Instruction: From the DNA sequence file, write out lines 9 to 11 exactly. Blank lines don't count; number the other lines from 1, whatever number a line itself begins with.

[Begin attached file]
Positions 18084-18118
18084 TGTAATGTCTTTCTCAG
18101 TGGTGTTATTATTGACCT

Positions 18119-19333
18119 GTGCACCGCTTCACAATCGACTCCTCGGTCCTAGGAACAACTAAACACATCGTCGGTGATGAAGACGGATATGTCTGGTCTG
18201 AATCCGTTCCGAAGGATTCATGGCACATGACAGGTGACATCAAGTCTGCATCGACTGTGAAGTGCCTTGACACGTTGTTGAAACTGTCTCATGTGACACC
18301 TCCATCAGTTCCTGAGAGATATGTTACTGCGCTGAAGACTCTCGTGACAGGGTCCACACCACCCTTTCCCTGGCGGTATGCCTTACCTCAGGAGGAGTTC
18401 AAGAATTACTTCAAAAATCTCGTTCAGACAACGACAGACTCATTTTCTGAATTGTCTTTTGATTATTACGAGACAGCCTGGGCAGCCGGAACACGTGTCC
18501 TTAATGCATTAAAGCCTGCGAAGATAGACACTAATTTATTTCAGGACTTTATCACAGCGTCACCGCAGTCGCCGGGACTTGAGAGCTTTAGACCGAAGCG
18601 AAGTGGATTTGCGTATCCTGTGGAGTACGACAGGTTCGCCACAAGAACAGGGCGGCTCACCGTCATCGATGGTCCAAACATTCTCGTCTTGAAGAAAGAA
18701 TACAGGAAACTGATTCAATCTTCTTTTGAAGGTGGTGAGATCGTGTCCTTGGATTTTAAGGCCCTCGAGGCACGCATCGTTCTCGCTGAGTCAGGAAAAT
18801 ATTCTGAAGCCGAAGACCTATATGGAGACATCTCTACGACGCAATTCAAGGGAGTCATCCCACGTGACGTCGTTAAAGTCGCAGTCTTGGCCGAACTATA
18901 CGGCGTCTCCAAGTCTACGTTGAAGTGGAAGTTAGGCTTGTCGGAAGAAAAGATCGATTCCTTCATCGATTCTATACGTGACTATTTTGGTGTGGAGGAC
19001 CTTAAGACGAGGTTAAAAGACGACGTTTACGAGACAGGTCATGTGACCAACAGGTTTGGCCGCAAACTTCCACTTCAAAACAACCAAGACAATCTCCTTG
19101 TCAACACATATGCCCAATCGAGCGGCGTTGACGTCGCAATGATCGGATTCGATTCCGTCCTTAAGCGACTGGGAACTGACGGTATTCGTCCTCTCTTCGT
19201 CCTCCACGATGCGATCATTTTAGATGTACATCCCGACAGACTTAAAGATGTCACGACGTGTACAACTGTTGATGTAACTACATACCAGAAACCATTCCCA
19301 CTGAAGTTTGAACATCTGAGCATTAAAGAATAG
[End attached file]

18501 TTAATGCATTAAAGCCTGCGAAGATAGACACTAATTTATTTCAGGACTTTATCACAGCGTCACCGCAGTCGCCGGGACTTGAGAGCTTTAGACCGAAGCG
18601 AAGTGGATTTGCGTATCCTGTGGAGTACGACAGGTTCGCCACAAGAACAGGGCGGCTCACCGTCATCGATGGTCCAAACATTCTCGTCTTGAAGAAAGAA
18701 TACAGGAAACTGATTCAATCTTCTTTTGAAGGTGGTGAGATCGTGTCCTTGGATTTTAAGGCCCTCGAGGCACGCATCGTTCTCGCTGAGTCAGGAAAAT